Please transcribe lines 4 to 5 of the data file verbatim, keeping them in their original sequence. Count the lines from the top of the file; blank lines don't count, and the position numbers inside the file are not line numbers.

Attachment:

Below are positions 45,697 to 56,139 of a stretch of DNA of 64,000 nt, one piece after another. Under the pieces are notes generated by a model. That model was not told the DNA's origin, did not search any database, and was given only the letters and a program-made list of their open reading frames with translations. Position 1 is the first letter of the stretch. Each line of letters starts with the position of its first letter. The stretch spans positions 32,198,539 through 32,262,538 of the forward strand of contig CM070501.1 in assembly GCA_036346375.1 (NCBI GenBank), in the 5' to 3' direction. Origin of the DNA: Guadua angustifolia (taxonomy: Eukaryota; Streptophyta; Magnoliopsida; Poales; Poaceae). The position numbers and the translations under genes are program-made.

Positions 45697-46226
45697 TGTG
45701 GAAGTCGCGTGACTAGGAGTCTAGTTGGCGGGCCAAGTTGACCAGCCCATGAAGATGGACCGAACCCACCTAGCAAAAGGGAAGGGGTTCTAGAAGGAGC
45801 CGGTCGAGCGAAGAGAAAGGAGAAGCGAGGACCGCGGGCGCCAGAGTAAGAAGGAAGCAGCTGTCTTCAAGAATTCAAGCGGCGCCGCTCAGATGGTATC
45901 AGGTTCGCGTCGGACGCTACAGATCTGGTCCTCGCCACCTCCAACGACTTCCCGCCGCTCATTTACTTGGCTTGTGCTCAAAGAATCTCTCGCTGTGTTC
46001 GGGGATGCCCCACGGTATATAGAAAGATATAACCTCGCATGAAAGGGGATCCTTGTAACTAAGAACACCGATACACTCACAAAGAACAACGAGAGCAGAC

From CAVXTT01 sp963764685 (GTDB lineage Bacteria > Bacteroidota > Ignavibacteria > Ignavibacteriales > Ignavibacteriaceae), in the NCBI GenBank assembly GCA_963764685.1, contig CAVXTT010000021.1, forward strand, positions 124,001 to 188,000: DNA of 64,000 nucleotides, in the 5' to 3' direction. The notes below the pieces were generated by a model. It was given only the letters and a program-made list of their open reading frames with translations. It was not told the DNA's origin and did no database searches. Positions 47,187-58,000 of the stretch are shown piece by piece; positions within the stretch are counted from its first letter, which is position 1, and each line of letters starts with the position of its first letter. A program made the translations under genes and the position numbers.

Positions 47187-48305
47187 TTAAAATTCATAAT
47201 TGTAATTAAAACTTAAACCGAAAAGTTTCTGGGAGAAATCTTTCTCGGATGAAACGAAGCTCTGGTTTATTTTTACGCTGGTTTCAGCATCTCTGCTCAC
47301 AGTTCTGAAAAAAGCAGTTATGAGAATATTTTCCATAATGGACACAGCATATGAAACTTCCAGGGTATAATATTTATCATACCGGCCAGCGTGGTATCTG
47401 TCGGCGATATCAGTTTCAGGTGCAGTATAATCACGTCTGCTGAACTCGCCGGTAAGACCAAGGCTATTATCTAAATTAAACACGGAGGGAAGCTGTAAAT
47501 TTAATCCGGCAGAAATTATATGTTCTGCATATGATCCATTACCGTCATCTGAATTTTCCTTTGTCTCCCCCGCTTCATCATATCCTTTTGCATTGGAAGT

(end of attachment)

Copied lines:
45701 GAAGTCGCGTGACTAGGAGTCTAGTTGGCGGGCCAAGTTGACCAGCCCATGAAGATGGACCGAACCCACCTAGCAAAAGGGAAGGGGTTCTAGAAGGAGC
45801 CGGTCGAGCGAAGAGAAAGGAGAAGCGAGGACCGCGGGCGCCAGAGTAAGAAGGAAGCAGCTGTCTTCAAGAATTCAAGCGGCGCCGCTCAGATGGTATC